Dram Shop Lawsuits in Missouri:  The Higher Standard Required by RSMo Section 537.053

Since the repeal of the Missouri Dram Shop Act in 1934 the policy of Missouri continues to follow the common law of England, in that it prohibits dram shop liability and follows the common law rule that furnishing alcoholic beverages is not the proximate cause of injuries inflicted by intoxicated persons. However, pursuant to Missouri dram shop statute, Section 537.053 RSMo, a cause of action may be brought by a person who has suffered a personal injury against any person or entity licensed to sell intoxicating liquor "by the drink on the premises when it is proven by clear and convincing evidence that the seller knew or should have known that the intoxicating liquor was served to a person under the age of twenty one years or knowingly served intoxicating liquor to a visibly intoxicated person." 

Some of the critical factors in the Missouri dram shop law are:

(1)    by the drink,
(2)    on the premises,
(3)    proven by clear and convincing evidence, and
(4)    knowingly served intoxicating liquor to a visibly intoxicated person. 

These four factors seem to present the most challenging obstacles to an injured third party and their attorneys when trying to pursue a personal injury claim. The reason these factors present problems hinges on the higher standard of proof required for the claimant or injured party to establish the validity of their claim.  In a previous version of the Missouri dram shop statute, the standard of proof was merely a "preponderance of the evidence" indicating "obvious intoxication" rather than "clear and convincing evidence" pointing to "visible intoxication". 

Those terms may not seem so different, but the courts' interpretation of that change in the standard of proof is significant when it comes to the ability of an injured person to obtain justice or any financial resolution against those responsible for providing alcohol to a person that ultimately causes personal injury to another through drinking and driving in Missouri and right here in Kansas City. 537.053.3.

For purposes of this section, a person is "visibly intoxicated" when inebriated to such an extent that the impairment is shown by significantly uncoordinated physical action or significant physical dysfunction. A person's blood alcohol content does not constitute prima facie evidence to establish that a person is visibly intoxicated within the meaning of this section, but may be admissible as relevant evidence of the person's intoxication.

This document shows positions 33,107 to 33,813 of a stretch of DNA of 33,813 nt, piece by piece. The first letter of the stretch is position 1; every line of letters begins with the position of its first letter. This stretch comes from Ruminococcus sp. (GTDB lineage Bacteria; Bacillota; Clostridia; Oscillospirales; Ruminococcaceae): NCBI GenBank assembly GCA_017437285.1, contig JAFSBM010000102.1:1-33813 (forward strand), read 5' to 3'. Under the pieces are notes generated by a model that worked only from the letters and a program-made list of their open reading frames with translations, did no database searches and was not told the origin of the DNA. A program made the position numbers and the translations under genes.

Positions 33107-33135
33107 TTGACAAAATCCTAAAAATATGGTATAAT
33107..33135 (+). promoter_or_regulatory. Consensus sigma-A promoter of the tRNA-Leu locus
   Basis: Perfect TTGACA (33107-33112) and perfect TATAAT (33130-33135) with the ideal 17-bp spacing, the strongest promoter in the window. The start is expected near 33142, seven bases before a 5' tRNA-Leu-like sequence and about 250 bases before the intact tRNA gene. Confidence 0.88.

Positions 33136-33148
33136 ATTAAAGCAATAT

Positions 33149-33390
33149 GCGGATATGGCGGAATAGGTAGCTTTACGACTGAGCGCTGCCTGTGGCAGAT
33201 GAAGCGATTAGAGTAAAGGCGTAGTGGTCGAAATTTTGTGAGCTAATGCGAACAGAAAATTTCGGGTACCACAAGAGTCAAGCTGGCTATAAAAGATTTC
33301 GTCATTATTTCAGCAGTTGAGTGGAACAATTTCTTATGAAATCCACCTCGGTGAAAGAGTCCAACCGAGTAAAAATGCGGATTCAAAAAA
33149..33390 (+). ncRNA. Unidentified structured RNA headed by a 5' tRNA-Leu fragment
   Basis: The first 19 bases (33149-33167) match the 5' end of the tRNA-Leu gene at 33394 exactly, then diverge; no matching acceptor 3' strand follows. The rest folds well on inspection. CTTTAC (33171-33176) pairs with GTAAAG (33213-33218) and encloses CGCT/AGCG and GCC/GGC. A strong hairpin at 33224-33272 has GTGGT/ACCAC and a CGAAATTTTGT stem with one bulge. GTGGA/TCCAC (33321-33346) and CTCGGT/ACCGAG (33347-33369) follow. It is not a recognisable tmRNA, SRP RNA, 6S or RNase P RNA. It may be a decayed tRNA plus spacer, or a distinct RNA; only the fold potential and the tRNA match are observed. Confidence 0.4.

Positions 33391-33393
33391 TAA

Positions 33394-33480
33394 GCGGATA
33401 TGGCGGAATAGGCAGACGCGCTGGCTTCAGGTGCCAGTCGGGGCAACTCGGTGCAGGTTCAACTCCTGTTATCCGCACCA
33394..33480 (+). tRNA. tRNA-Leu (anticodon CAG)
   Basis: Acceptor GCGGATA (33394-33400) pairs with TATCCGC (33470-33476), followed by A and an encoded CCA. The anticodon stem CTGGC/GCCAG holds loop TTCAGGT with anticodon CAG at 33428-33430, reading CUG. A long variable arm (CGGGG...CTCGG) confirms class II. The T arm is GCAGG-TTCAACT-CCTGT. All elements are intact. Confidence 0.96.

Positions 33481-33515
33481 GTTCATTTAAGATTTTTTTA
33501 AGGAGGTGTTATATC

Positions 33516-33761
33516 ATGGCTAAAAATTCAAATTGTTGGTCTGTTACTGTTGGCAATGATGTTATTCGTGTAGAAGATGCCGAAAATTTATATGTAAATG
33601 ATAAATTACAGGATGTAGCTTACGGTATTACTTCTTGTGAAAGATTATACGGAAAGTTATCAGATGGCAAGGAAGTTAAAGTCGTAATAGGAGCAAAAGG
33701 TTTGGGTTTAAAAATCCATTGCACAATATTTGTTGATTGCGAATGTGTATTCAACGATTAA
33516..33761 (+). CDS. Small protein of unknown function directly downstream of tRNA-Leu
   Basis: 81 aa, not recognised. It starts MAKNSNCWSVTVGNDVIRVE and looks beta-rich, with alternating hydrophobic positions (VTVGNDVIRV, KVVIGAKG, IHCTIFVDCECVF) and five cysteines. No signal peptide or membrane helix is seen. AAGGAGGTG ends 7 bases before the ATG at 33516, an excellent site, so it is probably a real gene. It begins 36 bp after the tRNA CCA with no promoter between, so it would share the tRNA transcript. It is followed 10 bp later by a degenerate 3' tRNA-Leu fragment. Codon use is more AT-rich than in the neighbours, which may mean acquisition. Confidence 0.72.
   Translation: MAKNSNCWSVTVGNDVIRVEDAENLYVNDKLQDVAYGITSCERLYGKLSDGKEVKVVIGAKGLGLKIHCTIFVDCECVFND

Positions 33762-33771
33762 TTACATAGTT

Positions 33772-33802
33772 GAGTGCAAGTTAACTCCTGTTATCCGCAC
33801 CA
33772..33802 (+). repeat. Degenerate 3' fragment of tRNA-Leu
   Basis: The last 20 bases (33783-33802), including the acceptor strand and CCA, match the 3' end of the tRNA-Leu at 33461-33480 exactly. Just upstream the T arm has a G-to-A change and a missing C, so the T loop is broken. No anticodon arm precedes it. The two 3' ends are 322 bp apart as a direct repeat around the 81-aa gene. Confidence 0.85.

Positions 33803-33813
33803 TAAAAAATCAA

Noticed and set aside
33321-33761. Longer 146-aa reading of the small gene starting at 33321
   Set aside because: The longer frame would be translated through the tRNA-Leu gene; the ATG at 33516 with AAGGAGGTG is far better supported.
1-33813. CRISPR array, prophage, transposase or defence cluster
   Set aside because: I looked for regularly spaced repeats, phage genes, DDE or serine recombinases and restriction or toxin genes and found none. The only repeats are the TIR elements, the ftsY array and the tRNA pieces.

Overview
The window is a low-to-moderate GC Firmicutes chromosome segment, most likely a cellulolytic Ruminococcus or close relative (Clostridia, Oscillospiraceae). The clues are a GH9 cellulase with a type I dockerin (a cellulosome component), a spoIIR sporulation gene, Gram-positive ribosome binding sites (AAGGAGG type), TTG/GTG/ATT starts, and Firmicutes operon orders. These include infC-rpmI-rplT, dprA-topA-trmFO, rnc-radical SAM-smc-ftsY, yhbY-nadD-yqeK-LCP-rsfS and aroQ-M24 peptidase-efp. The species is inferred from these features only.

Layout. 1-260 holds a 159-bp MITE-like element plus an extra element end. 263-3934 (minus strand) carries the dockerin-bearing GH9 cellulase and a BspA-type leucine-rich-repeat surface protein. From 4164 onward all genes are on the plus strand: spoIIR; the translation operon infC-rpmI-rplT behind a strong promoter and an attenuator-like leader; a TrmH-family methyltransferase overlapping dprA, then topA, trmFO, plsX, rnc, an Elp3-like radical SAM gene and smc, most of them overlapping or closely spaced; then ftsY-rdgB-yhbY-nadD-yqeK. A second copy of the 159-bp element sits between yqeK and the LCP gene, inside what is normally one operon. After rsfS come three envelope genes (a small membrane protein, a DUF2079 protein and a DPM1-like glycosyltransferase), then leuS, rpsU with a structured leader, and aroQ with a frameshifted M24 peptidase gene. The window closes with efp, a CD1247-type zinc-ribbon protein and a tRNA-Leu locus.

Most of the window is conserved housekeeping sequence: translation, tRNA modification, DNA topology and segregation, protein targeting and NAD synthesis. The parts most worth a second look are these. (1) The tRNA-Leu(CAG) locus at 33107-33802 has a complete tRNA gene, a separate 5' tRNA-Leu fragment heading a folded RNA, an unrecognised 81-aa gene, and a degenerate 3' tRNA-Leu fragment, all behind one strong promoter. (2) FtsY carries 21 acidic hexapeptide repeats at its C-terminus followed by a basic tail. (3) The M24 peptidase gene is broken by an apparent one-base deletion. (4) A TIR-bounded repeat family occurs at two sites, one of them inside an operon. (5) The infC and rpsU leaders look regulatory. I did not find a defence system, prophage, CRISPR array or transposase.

In order to establish a viable Missouri dram shop case, attorneys must work hard to develop highly specific factual information concerning the activities leading up to a drunk driving collision, including but not limited to the location where the drinking occurred, whether a commercial establishment was involved, the amount and type of alcohol served, the timeframe that the drinking occurred including its proximity to the time of accident and the time of blood alcohol content (BAC) testing, whether there were any witnesses to the drinking and statements of those witnesses. Such eyewitnesses can be crucial to establishing that a person was visibly intoxicated within the definition of the Missouri Dram Shop statute and that an individual knowingly served intoxicating liquor to that visibly intoxicated person.

Factors (1) and (2) relate to the fact that the Dram Shop statute pertains only to those entities most recognized as "bars." However, the statute does not exclude other organizations or entities that sell alcoholic beverages by the drink on their premises, such as VFW halls, Lions Clubs, restaurants, pool halls, nightclub, etc. There are notable exceptions to the rule of liability, which may seem odd to the general public, and those exceptions include but are not limited to persons or entities selling "package liquor", i.e. liquor stores, grocery stores, convenience stores, etc, and individuals such as party hosts who provide alcoholic beverages to their guests, even if those guests are minors.

Another exception to liability under the current Missouri Dram Shop statute pertains to those persons who are considered to be "voluntarily intoxicated."  For example, Joe was out drinking with Bob.  Joe "voluntarily" gets intoxicated with Bob, and Bob and Joe get into an auto accident, where Joe is a passenger and Bob was driving.  Joe is seriously injured in the accident and Bob had previously been "served at a bar when there was clear and convincing evidence that he was visibly intoxicated".  Even though Joe was injured in the accident, and Bob's intoxicated condition can be traced back to the irresponsibility of the bar, Joe has no means of recourse against the bar under the current Dram Shop statute.

At Kansas City Accident Injury Attorneys, our experienced personal injury lawyers work hard to pursue drunk driving accident claims against establishments that serve those who have "obviously" crossed the line even more alcoholic beverages at their establishment which ultimately ends up in someone who should never have had another drink getting behind the wheel!

With our commitment to reducing drunk driving injuries and fatalities, we at Kansas City Accident Injury Attorneys encourage other lawyers to contact us if they have a Missouri Dram Shop case and wish to discuss strategy or are simply seeking more information on how to ensure that those who ignore the law and end up contributing to serious injury or death be held accountable for their negligence. In appropriate cases, we accept attorney referrals or will work in conjunctions with lawyers and law firms in drunk driving accident claims and cases. Contact the experienced accident injury attorneys at Kansas City Accident Injury Attorneys at 816-471-5111.
James Roswold
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James Roswold is a Kansas & Missouri personal injury, workers comp, and medical malpractice attorney.